New School Times Have Mixed Reviews

By Seth Daniel

For students and staff at Charlestown High School, last week’s Boston Public Schools (BPS) announcement about a new, later start time for the Medford Street school was a cause for celebration.

Because many students come from far-away neighborhoods like Dorchester, Mattapan and Hyde Park, getting to the Town for what is now a 7:30 a.m. start, involved catching the first MBTA bus somewhere in the 5:30 a.m. time frame. Even then, that didn’t guarantee an on-time arrival at Charlestown High – a scenario that has robbed students of sleep and often hurt their academic standing due to tardiness.

A new start time of 8:30 a.m. was something Principal Will Thomas said could really help continue improvement at the high school next year.

Charlestown High is moving next year from a 7:30 a.m. to 1:50 p.m. school day, to an 8:30 a.m. to 2:50 p.m. school day.

“I am excited about the new start time,” said Thomas. “It will be great for high school students, but I also know it is a challenge for some students and staff. I hope it gives us the academic gains we are expecting.”

The same is true for parents in the Town who send their kids off to Boston Latin Academy (BLA) and Boston Latin School (BLS). In particular with BLA, many parents have struggled to make sure their kids make the bus that gets them to the school by its 7:20 a.m. start. That means getting up at 5:30 a.m. in the morning, parents have told the paper for many years, after having worked late into the night on challenging homework assignments.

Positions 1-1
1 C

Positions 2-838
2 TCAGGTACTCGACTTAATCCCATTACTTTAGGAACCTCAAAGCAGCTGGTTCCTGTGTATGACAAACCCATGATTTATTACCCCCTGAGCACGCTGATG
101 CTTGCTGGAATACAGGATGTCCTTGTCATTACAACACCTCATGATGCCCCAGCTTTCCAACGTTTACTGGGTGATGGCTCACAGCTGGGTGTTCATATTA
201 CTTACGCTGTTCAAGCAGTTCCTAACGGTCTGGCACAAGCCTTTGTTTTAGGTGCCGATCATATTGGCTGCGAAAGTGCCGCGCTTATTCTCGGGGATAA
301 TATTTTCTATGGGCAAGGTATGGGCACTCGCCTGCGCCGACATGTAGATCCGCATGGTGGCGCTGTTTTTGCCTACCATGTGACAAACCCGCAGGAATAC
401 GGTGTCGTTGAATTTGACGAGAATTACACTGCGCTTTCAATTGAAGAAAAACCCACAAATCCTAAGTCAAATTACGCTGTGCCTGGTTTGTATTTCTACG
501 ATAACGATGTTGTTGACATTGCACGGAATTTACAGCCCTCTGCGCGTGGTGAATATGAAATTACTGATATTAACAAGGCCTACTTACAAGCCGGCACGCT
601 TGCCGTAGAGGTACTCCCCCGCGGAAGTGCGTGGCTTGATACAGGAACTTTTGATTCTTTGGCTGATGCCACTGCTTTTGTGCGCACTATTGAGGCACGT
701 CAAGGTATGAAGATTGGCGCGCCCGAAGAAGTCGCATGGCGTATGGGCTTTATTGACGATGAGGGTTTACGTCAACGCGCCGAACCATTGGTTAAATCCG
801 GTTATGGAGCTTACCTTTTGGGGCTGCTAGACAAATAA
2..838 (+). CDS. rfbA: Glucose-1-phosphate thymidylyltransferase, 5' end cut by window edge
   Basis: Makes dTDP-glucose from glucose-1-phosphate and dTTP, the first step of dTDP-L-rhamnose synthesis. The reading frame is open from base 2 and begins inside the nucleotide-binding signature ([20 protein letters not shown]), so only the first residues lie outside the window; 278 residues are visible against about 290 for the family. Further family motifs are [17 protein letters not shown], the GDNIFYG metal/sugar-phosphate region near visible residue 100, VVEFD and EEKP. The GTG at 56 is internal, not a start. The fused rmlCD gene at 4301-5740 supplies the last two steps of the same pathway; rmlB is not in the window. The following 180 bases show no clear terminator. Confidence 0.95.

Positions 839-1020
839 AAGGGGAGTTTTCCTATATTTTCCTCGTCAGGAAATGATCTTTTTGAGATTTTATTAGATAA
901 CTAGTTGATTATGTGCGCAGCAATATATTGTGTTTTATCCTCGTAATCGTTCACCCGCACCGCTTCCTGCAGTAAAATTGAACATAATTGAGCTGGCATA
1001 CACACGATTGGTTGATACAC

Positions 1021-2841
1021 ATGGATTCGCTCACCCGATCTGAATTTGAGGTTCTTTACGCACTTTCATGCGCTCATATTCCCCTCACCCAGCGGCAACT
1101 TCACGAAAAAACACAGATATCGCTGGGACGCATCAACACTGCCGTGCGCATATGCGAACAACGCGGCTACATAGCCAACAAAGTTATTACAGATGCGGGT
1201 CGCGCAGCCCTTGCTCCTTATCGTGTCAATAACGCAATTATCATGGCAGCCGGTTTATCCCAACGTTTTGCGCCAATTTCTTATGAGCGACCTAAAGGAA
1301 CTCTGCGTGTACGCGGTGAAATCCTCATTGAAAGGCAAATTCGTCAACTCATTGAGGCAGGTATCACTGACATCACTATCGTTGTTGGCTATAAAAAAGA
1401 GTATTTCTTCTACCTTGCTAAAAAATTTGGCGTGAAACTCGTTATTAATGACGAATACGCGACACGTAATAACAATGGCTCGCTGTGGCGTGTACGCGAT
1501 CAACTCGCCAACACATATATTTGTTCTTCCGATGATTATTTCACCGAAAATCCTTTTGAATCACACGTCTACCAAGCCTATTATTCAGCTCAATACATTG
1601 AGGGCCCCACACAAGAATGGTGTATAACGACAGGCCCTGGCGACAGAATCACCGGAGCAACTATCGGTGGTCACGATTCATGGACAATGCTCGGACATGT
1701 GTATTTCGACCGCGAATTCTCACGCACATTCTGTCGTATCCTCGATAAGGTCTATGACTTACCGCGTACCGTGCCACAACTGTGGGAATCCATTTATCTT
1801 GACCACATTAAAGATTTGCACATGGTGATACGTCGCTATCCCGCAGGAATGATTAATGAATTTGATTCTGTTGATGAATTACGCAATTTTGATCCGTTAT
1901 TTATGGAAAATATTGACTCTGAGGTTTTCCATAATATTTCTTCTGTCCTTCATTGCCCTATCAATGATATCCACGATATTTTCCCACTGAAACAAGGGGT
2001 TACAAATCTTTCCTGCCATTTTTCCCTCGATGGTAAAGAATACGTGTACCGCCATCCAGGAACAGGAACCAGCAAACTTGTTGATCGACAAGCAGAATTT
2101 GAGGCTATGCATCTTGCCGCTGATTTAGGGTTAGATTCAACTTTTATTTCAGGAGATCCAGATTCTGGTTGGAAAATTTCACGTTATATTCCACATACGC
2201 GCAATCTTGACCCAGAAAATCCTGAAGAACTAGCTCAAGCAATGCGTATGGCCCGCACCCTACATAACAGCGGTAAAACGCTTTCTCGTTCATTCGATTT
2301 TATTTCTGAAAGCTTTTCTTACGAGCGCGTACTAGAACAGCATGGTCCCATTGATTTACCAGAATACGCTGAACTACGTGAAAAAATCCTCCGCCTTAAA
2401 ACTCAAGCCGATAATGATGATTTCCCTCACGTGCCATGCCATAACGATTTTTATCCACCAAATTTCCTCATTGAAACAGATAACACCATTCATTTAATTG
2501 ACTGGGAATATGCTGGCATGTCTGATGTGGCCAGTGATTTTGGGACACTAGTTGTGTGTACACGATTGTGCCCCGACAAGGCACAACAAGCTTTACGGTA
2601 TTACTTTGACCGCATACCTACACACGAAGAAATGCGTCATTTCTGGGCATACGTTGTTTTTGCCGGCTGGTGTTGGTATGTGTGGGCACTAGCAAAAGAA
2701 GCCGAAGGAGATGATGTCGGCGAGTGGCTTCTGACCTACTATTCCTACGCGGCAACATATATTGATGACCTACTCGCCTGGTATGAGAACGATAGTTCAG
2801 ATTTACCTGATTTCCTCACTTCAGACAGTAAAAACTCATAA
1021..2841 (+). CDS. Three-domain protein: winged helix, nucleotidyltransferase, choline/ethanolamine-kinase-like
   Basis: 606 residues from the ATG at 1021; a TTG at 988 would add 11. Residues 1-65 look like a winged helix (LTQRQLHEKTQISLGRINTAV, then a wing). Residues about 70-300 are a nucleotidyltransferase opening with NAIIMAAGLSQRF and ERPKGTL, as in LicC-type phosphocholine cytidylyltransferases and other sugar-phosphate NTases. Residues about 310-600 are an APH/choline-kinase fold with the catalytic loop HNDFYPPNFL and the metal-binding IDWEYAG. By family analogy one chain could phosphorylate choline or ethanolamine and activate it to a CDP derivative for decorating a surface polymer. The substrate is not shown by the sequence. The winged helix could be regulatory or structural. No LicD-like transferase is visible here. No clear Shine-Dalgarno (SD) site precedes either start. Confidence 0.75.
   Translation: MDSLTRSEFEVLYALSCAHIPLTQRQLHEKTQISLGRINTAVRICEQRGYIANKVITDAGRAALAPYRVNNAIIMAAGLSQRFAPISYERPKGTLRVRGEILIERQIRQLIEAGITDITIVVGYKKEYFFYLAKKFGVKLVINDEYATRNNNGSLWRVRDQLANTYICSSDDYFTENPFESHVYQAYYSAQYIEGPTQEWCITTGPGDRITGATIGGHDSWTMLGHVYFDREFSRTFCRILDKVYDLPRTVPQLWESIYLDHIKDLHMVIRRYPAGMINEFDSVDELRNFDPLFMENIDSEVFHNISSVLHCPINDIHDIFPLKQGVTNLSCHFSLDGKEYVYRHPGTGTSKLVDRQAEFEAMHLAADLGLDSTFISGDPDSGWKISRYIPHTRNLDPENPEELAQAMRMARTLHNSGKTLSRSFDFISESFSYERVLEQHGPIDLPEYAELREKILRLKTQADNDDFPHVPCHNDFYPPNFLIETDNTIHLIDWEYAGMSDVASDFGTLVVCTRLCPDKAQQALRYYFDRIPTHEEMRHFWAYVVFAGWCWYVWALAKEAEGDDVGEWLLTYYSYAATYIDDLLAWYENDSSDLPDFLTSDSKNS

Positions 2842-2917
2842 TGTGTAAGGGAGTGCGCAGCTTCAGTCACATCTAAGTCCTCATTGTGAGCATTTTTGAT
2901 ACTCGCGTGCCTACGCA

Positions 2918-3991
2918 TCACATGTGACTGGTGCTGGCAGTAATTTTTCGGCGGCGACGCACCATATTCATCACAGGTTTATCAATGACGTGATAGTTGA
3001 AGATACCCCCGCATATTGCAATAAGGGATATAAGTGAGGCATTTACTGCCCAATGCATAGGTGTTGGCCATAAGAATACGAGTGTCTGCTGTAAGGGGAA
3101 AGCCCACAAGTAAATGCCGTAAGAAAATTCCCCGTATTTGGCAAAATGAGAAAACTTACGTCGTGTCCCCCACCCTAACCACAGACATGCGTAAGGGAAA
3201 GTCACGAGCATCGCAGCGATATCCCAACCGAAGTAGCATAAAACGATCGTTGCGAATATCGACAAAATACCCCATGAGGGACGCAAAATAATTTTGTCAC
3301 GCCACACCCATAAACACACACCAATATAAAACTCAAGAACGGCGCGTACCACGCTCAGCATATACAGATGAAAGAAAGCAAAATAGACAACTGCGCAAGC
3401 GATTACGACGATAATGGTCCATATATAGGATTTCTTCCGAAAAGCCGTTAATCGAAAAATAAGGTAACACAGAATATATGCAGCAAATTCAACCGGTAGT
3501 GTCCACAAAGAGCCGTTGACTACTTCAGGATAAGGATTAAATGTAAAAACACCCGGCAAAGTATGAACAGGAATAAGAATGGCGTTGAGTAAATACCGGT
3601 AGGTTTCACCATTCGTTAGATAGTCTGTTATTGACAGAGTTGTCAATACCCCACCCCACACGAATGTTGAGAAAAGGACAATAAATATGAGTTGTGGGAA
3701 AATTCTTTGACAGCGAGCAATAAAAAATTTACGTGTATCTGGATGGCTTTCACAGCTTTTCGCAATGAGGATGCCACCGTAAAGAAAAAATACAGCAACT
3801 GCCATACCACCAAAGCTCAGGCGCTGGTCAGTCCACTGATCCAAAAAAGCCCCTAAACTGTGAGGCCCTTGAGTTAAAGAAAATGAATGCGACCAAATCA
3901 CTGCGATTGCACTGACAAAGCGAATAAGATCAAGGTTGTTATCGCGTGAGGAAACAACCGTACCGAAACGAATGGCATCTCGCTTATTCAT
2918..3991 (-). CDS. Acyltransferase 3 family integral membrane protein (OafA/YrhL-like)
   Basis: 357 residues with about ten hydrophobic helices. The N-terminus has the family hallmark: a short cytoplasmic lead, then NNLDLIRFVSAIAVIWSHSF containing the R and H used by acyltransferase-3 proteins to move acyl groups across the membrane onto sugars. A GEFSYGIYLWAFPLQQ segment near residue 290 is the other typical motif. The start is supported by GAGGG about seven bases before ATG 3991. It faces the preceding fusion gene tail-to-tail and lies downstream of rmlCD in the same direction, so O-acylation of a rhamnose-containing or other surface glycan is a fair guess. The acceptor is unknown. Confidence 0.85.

BLA next year will from a school day of 7:20 a.m. to 1:40 p.m., to an 8:30 a.m. to 2:50 p.m. school day.

Likewise, BLS parents in the Town have a little more room to breath in getting their kids on the bus that takes them to the Fenway school. BLS will move from 7:45 a.m. to 2:15 p.m., to 8 a.m. to 2:30 p.m.

Deb Putnam, the parent of a BLA student who is also the Boston chapter leader of Start School Later, Inc., said she appreciates the district’s thoughtful approach to scheduling.

“I’m heartened and pleased that the School Department looked at research and dove deep to find solutions in a way that values the health and wellbeing of students,” Putnam said. “BPS has put in much forethought and bold thinking on the issues of start times and transportation. I’m excited about the plan, and that there will be an evaluation of its impact in the near future.”

Not so for everyone, particularly families with young children.

The change wasn’t such happy news for many at the elementary school level, local school officials said.